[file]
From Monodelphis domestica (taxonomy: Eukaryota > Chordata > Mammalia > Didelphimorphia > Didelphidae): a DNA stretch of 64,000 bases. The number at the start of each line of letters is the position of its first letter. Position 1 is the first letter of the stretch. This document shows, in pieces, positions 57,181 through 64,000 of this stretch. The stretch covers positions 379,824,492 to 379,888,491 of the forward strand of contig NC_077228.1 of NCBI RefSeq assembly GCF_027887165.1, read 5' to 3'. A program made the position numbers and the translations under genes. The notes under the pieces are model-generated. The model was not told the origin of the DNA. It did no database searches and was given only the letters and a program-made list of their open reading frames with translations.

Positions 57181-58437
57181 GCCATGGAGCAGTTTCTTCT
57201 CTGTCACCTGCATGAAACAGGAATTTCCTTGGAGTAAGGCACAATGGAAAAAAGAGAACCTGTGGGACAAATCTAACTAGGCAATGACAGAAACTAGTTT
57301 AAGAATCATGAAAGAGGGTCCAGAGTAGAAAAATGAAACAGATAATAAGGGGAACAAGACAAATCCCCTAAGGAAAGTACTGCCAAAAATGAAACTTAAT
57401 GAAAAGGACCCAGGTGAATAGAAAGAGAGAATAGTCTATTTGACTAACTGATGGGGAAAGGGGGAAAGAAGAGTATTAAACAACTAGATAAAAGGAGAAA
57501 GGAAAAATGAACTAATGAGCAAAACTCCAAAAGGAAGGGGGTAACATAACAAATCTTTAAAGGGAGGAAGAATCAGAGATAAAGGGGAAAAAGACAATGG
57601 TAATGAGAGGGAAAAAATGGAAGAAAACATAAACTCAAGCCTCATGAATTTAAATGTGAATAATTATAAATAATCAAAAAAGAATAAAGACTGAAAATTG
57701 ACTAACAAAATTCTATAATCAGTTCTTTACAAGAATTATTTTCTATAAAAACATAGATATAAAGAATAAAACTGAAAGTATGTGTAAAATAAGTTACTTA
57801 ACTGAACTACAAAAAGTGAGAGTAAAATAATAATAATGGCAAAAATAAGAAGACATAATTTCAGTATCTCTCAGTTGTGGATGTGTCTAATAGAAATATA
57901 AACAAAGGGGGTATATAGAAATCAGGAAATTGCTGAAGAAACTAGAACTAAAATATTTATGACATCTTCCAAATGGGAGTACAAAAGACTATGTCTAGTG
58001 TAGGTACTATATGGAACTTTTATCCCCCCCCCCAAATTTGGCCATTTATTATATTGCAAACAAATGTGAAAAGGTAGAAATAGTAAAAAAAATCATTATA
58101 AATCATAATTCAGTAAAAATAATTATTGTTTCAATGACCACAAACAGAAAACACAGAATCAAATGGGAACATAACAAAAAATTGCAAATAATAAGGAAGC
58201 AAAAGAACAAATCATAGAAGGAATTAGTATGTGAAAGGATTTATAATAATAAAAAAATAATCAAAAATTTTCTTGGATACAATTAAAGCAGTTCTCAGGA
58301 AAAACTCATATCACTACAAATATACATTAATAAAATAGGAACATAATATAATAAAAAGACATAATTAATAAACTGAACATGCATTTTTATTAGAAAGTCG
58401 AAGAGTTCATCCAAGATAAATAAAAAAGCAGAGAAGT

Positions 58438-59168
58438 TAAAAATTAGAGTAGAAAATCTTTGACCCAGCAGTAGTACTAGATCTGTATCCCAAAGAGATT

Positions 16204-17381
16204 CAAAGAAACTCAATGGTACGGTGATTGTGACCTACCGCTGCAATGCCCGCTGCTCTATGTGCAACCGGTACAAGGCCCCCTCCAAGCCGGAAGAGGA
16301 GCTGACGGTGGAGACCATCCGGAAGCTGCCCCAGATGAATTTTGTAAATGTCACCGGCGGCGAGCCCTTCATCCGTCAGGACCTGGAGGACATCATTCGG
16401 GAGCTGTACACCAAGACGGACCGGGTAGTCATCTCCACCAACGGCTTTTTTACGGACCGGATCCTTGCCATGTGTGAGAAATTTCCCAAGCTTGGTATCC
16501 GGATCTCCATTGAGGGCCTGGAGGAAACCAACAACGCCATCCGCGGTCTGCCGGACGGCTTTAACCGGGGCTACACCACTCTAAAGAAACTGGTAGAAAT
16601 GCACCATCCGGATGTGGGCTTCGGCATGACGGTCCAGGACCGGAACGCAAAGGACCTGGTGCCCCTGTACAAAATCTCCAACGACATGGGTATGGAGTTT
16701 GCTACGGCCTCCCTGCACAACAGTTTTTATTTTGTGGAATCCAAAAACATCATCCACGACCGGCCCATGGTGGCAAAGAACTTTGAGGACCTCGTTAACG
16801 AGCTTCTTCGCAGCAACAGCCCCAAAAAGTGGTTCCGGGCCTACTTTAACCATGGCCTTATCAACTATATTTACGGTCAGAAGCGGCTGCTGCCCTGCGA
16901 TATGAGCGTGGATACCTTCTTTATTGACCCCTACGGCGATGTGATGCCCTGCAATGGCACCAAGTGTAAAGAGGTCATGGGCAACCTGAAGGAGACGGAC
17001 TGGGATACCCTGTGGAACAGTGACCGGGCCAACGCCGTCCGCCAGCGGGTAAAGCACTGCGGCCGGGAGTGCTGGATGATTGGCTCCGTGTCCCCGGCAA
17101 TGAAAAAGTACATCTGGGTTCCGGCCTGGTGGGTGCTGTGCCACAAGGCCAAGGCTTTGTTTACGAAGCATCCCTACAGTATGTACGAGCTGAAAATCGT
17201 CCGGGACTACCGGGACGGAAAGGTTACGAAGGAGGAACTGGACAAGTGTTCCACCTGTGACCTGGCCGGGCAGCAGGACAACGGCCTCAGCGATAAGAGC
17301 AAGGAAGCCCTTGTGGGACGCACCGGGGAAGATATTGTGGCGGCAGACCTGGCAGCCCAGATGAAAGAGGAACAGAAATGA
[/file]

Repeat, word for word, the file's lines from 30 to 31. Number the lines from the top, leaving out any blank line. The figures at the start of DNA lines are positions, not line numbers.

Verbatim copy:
17201 CCGGGACTACCGGGACGGAAAGGTTACGAAGGAGGAACTGGACAAGTGTTCCACCTGTGACCTGGCCGGGCAGCAGGACAACGGCCTCAGCGATAAGAGC
17301 AAGGAAGCCCTTGTGGGACGCACCGGGGAAGATATTGTGGCGGCAGACCTGGCAGCCCAGATGAAAGAGGAACAGAAATGA